Exposé Online banner

Pangée — Hymnemonde
((Not on label) no#, 1995, CD)

by Mike McLatchey, 1997-02-01:

Hymnemonde Cover art

I thought this niche of the symphonic rock genre was long dead, but I'm very glad it isn't. Pangée of Quebec, Canada is strongly in the 70s French symphonic vein with heavy nods in the Shylock / Carpe Diem direction. Entirely instrumental with three long tracks, Pangée runs the dynamic gamut and elate the mind with lush keys and those poignant "French" guitar tones. The listener is reminded of those days of tortured themes and angular and oblique melodies. Pangée isn't entirely a 70s throwback though, and even with their debut they've succeeded somewhat in pushing in a different direction. There are flavors of classical music and that musical fusion of early Mike Oldfield that lend a certain somber or calculated aspect to the long symphonically arranged tracks. At times, and slightly too rarely, Pangée erupts in those intense emotional passages that symphonic rock is all about and if they were to carry these out a bit longer, the album would have approached classic status. A great debut really, one of the best of late 1995.


by Peter Thelen, 1997-02-01:

There's been a buzz about this album since early this spring, indeed it was highly touted by all who had heard it, which made this writer both curious and a little suspicious — knowing how things tend to get hyped way out of proportion. After finally tracking a copy down and giving it numerous careful listens, the report is positive. This all-instrumental five-piece from Quebec features a standard four-piece plus violin, with bassist doubling occasionally on clarinet. The album consists of three very long tracks, which seem to be in a constant state of evolution, rarely returning to previously explored themes. The compositions and playing are spirited and at times intense, with plenty of thematic and mood changes that flow together sensibly, yet are unpredictable enough to make even the most demanding prog fans sit up and take note. For stylistic comparisons, one might place their music somewhere between Änglagård and Shylock, with occasional flashes of the free-spirited feel of Krautrock. These connections are strong, but never transparent or derivative. No musician really stands out among the others, all demonstrate that they are extremely capable, yet all work selflessly together as one finely tuned machine. The only downside on the disc is the occasionally muddy sound when things get complicated, and the somewhat low budget production — yet some may note this gives the disc a quasi-70s authenticity (and the periodic use of the Mellotron contributes to this also). Definitely a disc that will demand repeated listens, Hymnemonde is also one that is vying for a spot on this writer's best of '96 list.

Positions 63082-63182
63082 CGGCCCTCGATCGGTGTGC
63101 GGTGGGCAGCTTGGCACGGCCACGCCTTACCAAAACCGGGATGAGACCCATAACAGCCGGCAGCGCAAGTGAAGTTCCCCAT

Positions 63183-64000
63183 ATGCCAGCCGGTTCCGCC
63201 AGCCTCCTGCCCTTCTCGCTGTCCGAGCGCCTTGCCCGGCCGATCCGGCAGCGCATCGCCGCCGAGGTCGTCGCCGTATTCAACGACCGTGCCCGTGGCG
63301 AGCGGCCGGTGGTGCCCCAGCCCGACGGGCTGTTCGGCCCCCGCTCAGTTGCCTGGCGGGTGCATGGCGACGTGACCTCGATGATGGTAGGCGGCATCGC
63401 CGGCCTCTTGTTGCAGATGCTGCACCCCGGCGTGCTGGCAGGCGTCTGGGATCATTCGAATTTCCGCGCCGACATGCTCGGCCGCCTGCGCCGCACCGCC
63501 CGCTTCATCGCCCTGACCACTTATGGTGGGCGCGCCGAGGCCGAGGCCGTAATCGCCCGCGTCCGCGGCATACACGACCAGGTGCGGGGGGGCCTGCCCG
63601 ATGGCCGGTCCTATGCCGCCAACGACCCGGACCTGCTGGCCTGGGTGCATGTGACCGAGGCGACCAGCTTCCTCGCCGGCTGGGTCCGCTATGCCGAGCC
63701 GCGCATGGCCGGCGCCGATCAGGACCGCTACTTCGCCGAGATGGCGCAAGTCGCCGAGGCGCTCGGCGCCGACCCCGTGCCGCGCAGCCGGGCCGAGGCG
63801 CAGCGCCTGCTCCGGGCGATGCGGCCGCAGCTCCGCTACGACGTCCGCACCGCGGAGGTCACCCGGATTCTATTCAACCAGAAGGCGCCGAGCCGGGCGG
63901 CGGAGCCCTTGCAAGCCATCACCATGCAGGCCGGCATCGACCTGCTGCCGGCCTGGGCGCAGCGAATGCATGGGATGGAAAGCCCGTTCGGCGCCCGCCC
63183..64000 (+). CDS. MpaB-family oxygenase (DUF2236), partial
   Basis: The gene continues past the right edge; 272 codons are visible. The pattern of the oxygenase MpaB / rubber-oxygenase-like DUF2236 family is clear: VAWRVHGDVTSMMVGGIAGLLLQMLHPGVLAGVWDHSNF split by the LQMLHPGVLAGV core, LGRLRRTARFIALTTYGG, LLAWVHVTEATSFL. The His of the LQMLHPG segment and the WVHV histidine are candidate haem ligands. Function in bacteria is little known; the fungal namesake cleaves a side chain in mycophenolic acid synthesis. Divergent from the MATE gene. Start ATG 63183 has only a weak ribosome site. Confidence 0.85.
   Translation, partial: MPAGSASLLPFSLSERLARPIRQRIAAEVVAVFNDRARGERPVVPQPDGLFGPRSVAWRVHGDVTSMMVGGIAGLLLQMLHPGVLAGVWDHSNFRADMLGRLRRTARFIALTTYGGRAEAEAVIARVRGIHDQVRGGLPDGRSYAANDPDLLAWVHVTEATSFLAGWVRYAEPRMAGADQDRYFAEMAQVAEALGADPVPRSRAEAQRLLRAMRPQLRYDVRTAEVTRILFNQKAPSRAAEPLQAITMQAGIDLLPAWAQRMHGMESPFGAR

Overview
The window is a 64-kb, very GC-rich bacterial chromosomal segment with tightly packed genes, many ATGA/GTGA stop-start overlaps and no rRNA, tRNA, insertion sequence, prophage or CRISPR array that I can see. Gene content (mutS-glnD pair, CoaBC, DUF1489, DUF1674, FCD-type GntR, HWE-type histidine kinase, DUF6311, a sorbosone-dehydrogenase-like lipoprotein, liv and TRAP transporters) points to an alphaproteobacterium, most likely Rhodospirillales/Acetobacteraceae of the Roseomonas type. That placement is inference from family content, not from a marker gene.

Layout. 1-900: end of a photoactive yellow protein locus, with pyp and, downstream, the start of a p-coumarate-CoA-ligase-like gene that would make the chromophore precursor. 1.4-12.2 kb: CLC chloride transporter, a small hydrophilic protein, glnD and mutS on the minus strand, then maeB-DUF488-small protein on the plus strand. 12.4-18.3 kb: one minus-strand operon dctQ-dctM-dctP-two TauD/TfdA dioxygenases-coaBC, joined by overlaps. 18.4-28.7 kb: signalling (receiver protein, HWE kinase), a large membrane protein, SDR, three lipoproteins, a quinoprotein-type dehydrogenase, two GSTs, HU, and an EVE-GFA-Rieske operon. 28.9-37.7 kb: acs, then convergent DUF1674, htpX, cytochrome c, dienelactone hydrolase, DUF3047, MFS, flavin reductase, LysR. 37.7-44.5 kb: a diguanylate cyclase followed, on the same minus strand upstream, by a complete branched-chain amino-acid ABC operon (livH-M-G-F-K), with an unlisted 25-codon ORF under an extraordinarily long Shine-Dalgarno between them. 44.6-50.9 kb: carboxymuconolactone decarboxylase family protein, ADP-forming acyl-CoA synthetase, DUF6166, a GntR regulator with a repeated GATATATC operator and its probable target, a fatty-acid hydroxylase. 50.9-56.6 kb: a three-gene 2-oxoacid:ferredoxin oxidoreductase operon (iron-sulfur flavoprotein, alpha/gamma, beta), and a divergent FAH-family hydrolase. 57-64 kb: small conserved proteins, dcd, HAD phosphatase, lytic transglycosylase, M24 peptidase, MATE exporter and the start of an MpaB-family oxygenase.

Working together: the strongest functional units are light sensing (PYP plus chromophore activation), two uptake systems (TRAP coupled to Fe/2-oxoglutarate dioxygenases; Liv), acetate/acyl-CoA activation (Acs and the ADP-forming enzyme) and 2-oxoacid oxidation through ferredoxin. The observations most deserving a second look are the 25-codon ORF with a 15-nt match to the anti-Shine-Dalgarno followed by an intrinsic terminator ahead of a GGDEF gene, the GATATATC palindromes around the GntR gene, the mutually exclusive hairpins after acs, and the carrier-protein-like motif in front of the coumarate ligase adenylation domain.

by Mike Ohman, 1997-02-01:

Listening to this new Quebecois quintet's début album is like stepping into a time-warp and going back to 1972 Germany. Though it is certainly a new release, it is convincingly 70s sounding, right down to the rather poor recording quality and predilection for cheesy instrumentation (especially the Farfisa organ, which has got to go). Obviously there's some Krautrock influence (part 4 or so of the 20-minute "Quartus Frenesis" begins with a passage of ostinatoing violin, throbbing bass plucks and drum / cymbal clatter that will have you wondering if you may have suddenly stepped into a Can album), it's not as simple as that. Passages of hypnotic improvisation are often followed by complex group riffing, or a spacy passage of organ and acoustic guitar will make way for a ripping synth solo. It's certainly more intricate and multilayered than any Krautrock release I can think of, some passages even remind me a bit of Änglagård! The three long instrumental compositions are certainly hard to pin down, in that it's fiendishly difficult to tell what was, in fact, composed and what was improvised. This indeed may well have been their intent, in which case, they were truly successful. This album really left quite an impression on me, if only for sheer originality and imagination, especially for a debut recording.